Hello my wonderful lads and lassies,
A problem that has existed since the land before our time: young people wanting to marry their sweethearts, and the parents not agreeing to this marriage. Even now, even though young folks don’t need their parents’ permission to marry someone they love, they still need at least their blessing.
But back then, if the parents did not approve, welp, things were really, really hard for young couples. That’s why so many of them left for Gretna Green! The most infamous wedding avenue at the time, this small Scottish village was the perfect spot for ‘illegal’ couples to get married as fast as possible.
Let’s see why that is, shall we? 😀
Why flee to Gretna Green?
Well, actually, it’s a good combination of geography and a change in English laws!
Around the middle of the 18th century, English lords changed the laws pertaining to marriage, making it very hard for young couples to elope. Both of them had to be over 21 years old to marry without their parents consent, and the marriage had to take place at a church. Not a good combination for youngsters in love who wanted a wedding right then and there, right?
Well, Scotland law was very different. You could simply marry on the spot, with two witnesses and declarations from both people that ‘they were free to marry’. Who knows what this declaration could actually entail, huh? This was called the ‘marriage by declaration’ ceremony, or ‘hand-fasting’ ceremony.
With that big of a difference in the laws of the country, and Gretna Green being the first village in Scotland that was conveniently reached from London, it was only a matter of time before young people started rushing there to get married as fast as possible. Especially since there would usually be an angry father of the bride in hot pursuit of the illegal couple, those youngsters in love could not waste any time!
Why the Blacksmith shop?
As we said, they could not waste ANY time...and the Blacksmith shop was the first building in the village when couples reached Gretna Green. Since many young brides would flee there to ‘marry a scoundrel’ the poor little Blacksmith shop became synonymous with the words scandal and intrigue!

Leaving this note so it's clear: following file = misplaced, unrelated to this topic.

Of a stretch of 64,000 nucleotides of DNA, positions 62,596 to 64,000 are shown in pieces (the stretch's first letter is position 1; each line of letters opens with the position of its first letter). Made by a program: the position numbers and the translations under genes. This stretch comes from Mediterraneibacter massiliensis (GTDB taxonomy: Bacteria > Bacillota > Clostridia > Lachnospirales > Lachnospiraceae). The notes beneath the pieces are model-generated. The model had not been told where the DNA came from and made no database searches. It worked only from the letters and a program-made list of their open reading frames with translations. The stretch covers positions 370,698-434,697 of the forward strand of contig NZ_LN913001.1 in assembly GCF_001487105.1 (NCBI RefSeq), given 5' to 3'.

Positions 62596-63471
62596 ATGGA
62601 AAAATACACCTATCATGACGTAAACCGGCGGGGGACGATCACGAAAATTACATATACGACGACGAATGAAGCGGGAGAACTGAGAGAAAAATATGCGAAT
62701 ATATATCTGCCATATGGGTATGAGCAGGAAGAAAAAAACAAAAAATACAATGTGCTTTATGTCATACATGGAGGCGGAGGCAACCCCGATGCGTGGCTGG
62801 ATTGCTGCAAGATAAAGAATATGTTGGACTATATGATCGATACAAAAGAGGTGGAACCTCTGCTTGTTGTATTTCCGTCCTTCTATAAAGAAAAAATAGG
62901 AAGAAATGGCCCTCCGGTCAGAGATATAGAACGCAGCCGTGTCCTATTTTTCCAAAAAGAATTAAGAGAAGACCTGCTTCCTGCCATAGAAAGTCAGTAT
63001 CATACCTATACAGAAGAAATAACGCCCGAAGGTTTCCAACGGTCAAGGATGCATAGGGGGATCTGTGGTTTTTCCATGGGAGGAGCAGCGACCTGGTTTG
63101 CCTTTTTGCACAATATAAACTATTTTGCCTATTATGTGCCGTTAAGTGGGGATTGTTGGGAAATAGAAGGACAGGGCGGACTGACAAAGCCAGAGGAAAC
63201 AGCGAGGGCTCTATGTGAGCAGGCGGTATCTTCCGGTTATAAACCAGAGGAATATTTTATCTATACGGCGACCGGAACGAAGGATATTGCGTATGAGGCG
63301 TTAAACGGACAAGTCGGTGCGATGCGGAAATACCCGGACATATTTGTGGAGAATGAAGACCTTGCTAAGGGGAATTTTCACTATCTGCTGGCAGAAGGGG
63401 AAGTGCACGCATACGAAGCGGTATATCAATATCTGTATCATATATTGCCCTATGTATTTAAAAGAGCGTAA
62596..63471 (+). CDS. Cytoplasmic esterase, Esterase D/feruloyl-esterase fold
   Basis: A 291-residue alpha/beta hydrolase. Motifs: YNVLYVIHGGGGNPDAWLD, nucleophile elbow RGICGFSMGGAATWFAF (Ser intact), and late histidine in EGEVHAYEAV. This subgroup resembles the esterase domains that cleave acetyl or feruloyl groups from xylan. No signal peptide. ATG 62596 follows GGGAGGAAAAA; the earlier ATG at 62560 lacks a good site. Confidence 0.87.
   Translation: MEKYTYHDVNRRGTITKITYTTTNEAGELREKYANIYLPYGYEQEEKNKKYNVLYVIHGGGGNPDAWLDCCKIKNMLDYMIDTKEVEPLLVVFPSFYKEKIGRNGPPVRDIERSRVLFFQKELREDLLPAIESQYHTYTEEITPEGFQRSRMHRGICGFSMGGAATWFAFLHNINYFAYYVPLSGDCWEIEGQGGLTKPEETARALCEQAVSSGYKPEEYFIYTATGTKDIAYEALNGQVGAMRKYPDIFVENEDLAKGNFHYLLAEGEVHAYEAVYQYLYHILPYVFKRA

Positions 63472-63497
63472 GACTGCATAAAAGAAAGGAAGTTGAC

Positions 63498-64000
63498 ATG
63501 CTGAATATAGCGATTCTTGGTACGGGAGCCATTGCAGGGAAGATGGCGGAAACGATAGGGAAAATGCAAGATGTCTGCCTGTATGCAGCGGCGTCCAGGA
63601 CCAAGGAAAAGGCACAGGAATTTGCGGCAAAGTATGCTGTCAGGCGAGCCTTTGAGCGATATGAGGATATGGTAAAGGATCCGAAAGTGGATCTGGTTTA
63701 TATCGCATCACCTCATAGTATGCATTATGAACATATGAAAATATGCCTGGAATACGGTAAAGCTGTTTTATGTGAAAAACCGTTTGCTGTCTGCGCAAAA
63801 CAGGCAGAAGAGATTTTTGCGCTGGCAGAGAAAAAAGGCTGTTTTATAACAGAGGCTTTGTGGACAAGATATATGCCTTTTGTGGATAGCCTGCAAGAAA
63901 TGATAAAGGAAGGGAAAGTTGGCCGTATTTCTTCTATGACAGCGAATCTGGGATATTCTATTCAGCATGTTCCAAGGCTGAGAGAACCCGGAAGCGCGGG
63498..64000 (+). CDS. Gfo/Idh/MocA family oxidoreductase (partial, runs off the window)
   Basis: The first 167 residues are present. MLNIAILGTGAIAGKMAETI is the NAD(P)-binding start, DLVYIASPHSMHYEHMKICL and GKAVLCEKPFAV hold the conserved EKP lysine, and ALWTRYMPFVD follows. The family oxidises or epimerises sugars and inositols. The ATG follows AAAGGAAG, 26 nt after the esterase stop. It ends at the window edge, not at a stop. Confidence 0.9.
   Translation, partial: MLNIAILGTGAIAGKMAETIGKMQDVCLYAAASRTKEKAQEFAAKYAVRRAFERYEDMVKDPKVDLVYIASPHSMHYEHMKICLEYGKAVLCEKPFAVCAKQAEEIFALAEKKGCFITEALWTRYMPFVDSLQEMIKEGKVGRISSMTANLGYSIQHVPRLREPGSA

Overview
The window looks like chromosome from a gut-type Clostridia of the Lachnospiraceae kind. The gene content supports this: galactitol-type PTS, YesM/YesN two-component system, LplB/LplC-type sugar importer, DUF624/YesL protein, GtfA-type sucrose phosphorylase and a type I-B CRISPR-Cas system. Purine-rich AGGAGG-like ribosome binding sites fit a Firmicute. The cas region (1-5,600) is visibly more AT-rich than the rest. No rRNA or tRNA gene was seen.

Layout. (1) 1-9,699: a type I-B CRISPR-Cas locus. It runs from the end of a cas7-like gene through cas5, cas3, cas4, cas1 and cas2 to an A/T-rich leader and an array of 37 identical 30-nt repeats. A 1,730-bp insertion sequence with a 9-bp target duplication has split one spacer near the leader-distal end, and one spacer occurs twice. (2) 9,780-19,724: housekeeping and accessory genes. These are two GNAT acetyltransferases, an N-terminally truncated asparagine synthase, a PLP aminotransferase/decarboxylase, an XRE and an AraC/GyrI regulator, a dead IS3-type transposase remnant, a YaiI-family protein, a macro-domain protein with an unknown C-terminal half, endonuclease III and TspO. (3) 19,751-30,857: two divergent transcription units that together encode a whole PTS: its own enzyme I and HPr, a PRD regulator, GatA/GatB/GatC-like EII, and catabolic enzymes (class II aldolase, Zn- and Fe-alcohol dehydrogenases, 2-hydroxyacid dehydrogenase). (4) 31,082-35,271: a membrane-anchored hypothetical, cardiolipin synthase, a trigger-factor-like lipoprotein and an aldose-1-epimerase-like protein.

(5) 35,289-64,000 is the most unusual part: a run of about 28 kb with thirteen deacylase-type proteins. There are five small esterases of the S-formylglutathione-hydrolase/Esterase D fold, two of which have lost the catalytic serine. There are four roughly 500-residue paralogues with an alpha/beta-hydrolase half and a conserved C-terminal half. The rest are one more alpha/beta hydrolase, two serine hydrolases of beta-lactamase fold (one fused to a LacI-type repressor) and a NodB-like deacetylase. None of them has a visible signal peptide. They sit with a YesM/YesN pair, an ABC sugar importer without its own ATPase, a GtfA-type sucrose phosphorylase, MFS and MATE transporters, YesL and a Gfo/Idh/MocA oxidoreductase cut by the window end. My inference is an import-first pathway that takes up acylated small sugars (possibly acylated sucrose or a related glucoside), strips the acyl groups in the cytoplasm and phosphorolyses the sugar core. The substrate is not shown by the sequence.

Depending on status and financial situation, those ‘Anvil Priests’ would perform the ceremony for a wee dram of whiskey or a few guineas. The hammering of the anvil soon became a notorious sound; romantically, it is said that like the metals he forged, the Blacksmith would join couples together in the heat of the moment but bind them for eternity. So romantic! ...or not?
1856 - the ‘cooling off’ year
Gretna Green caused a lot of controversy and problems for English society, and many lords pushed for a reformation. Well, the Establishment actually pushed to outlaw them, but that was not as easy. That’s why, in 1856, Lord Brougham passed an act that really affected those runaway couples. This act stated that if a couple wished to marry in Scotland one of them had to spend 21 days living there before marriage. This is commonly referred to as the "cooling off" act.
Well, that was only three weeks to either get over the hots for your significant other, or fall in love with them further!
We have to thank Gretna Green for providing young couples at the time with the opportunity to marry each other “tonight!”.
Did you know Gretna Green is still in operation today?
Would you do it? Would you leave to marry your lover in secret? 😀
Let me know in the comments!
Until next time…
Written by Lydia Kendall